What will college enrolment look like this September?

As colleges and educational institutions across the nation try to adapt to a ‘new normal’ way of working in the wake of the global coronavirus pandemic, how will enrolment look for a new year of learning?

The Tribal community of FE colleges has come together to share their thoughts on how the summer months and beyond are likely to pan out -  and the picture of the market that is emerging shows a novel approach to dealing with the restrictions of social distancing rules.

As the situation is so rapidly evolving, many UK colleges do not feel fully confident in basing all their scenario planning around students being able to come on site for enrolment. Quite a few colleges foresee only partial operations, with vocational courses, especially more essential ones such as those for plumbers and electricians that supply a need for qualified tradespeople in the workforce, being the first to come back, with students on more traditional academic courses continuing to learn from home.

Other colleges that have a higher proportion of vulnerable students must cater for these first, meaning the higher achievers are likely to be the ones continuing with a more digital form of learning. This serves to highlight the role that colleges play as a part of wider society within their local communities – a role that has only been strengthened by the current closure of other facilities such as young people’s centres.

Many are expecting to come back after the summer with minimal class sizes to ensure that social distancing can be enforced, which will not allow them to run anything like a full timetable on the premises for quite some time.

One Tribal customer in the South East put it into perspective, saying: “We are in the middle of scenario planning right now – we know that the FSC are expecting provision at least for those who must take assessments next year. But it’s the factors surrounding on-site learning that complicate it. The logistics are proving extremely difficult – for example, a lot of our students use public transport to travel to site. We would also struggle without being to provide any on-site catering, and there are issues with things like access to toilet facilities. There has been little to no guidance from the government on any of these matters, so working out how to deliver to our students safely on site will be a huge challenge.”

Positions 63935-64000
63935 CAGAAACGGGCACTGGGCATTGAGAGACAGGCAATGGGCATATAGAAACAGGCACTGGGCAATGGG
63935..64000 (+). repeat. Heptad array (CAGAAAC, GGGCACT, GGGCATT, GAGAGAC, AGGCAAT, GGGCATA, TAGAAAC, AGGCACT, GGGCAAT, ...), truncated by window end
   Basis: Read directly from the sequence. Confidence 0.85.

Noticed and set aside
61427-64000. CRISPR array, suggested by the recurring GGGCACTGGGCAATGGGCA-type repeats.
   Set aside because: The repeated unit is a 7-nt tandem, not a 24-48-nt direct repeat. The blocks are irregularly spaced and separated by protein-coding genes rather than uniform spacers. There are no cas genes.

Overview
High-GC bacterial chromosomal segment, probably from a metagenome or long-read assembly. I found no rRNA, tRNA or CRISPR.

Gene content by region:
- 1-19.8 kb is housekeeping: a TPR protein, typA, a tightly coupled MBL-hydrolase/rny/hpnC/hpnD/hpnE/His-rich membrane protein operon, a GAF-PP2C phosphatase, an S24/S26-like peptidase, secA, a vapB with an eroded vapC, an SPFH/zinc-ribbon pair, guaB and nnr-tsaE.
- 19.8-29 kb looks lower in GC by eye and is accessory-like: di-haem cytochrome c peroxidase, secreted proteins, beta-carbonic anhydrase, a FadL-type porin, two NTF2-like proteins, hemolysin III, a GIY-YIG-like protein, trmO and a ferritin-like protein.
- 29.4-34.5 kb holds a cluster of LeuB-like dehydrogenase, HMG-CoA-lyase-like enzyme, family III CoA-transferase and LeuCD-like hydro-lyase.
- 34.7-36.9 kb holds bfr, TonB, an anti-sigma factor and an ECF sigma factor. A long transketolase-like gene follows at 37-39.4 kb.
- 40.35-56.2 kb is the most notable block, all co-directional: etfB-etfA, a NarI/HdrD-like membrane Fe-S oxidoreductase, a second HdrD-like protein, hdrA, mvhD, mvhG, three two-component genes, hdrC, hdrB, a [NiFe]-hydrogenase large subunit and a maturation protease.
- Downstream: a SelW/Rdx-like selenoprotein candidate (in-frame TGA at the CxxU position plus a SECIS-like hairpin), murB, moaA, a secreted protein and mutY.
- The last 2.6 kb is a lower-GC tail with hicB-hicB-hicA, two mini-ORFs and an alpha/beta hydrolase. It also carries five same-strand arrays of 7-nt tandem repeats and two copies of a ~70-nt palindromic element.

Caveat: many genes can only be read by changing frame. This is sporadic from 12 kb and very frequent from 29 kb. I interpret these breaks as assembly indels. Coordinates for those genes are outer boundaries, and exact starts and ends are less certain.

All of this means that most colleges are likely to move to a more hybrid approach to enrolments and teaching. For example, some colleges are looking at only having brand new starters come onto campus, whereas returning students would be re-enrolled online, using video and live chat to support the process. Many other colleges have also echoed an intention to use this ‘hybrid enrolment’ model.

In terms of compliance with FSC regulations, digital signatures have been deemed acceptable in a slight relaxation to the funding rules, providing that they have been run by internal auditors first.

There are some concerns from the market about how to keep students fully engaged with an online only enrolment process, but having the right tools to enable close communication and signposting to support services could be vital to make it work.

This continues the trend towards adopting paperless enrolment processes that has been gaining momentum throughout the sector. Institutions working with Tribal such as Bridgend College have found great success using tools like Prospect to create this process, being praised for ‘good practice that is not often seen elsewhere’ in a recent audit.  Rather than learners standing in a queue for hours, they have been able to create a vibrant and memorable experience on enrolment day.

Moving to this type of enrolment has also meant a real-time visibility of each applicant journey, targeted, safe communications to keep learners engaged all the way from enquiry to enrolment and the college also has a ‘single source of truth’ to give them accurate student data to support their forward planning and record keeping.

Whether enrolling in person, online or a mixture of both, our colleges agree that it really comes down to providing a great student experience - and with the right tools, that is exactly what you can provide.

Interested in moving to digital enrolment? Watch our webinar to find out how it could work for you.